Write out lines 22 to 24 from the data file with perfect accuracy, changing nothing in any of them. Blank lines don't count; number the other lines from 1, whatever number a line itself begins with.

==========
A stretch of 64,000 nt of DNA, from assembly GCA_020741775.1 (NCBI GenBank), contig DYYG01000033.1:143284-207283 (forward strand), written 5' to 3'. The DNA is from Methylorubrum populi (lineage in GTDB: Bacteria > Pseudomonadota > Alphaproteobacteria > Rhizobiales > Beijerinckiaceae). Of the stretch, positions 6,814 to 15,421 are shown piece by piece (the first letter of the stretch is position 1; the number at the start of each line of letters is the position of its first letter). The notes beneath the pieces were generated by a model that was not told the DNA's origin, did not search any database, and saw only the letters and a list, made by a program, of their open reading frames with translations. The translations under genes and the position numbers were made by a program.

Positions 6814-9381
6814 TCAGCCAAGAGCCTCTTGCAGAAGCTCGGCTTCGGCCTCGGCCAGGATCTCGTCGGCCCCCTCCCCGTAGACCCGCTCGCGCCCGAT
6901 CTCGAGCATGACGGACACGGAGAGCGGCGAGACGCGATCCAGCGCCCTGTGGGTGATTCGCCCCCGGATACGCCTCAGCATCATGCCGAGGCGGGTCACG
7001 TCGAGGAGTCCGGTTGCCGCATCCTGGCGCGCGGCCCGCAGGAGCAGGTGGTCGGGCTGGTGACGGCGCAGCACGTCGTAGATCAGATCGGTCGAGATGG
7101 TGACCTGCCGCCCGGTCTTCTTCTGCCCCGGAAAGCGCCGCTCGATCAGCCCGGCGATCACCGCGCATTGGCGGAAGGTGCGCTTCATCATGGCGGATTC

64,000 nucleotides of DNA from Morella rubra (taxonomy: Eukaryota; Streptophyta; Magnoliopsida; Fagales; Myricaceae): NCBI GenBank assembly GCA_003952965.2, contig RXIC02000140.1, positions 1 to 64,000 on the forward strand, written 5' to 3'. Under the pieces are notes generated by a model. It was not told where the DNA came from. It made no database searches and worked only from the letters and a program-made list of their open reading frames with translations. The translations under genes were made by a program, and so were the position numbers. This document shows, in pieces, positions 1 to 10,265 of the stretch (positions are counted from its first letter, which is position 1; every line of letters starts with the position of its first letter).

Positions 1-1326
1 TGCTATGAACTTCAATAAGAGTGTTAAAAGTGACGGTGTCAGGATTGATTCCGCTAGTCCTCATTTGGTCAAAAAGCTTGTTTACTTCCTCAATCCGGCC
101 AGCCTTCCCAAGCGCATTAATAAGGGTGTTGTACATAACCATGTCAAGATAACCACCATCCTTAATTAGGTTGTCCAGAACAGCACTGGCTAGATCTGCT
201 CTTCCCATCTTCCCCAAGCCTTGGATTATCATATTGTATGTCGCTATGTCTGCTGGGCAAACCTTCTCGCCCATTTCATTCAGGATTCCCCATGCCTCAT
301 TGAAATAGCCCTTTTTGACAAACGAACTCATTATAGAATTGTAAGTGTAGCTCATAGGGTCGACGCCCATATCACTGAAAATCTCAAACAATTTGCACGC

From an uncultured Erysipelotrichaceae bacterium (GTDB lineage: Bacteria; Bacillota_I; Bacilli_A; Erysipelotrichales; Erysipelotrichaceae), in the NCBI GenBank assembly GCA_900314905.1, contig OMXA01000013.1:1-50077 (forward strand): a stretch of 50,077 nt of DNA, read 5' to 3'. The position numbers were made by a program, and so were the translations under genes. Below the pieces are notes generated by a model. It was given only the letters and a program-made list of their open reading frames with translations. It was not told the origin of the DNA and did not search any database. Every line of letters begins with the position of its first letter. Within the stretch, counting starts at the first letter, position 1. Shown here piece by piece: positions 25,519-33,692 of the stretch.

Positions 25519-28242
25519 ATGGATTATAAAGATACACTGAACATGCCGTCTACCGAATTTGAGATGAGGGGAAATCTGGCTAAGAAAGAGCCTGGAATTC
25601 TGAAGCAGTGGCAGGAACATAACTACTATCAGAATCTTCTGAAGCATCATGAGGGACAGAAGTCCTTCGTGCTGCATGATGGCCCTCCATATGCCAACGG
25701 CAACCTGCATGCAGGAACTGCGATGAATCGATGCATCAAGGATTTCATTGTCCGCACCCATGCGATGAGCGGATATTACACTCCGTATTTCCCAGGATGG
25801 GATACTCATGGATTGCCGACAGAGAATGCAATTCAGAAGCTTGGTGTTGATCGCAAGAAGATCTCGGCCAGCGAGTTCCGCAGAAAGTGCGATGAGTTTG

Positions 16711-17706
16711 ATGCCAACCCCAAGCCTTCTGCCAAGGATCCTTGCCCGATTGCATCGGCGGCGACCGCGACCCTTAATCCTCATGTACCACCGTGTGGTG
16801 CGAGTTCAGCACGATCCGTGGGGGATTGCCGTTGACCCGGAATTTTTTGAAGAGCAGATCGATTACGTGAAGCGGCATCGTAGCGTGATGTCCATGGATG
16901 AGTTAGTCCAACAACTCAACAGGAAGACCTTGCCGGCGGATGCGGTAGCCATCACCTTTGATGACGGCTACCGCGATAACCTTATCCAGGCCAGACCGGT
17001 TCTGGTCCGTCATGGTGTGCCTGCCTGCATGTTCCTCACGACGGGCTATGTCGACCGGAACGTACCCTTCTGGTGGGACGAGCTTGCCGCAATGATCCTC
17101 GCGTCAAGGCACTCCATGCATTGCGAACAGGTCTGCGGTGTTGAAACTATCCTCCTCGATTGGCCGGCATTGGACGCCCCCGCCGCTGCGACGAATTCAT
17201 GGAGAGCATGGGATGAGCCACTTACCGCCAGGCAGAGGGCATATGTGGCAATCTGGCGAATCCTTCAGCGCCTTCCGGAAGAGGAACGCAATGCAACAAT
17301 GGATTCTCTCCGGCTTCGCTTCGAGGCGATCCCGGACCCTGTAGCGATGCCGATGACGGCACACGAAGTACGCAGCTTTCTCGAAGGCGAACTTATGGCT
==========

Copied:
16901 AGTTAGTCCAACAACTCAACAGGAAGACCTTGCCGGCGGATGCGGTAGCCATCACCTTTGATGACGGCTACCGCGATAACCTTATCCAGGCCAGACCGGT
17001 TCTGGTCCGTCATGGTGTGCCTGCCTGCATGTTCCTCACGACGGGCTATGTCGACCGGAACGTACCCTTCTGGTGGGACGAGCTTGCCGCAATGATCCTC
17101 GCGTCAAGGCACTCCATGCATTGCGAACAGGTCTGCGGTGTTGAAACTATCCTCCTCGATTGGCCGGCATTGGACGCCCCCGCCGCTGCGACGAATTCAT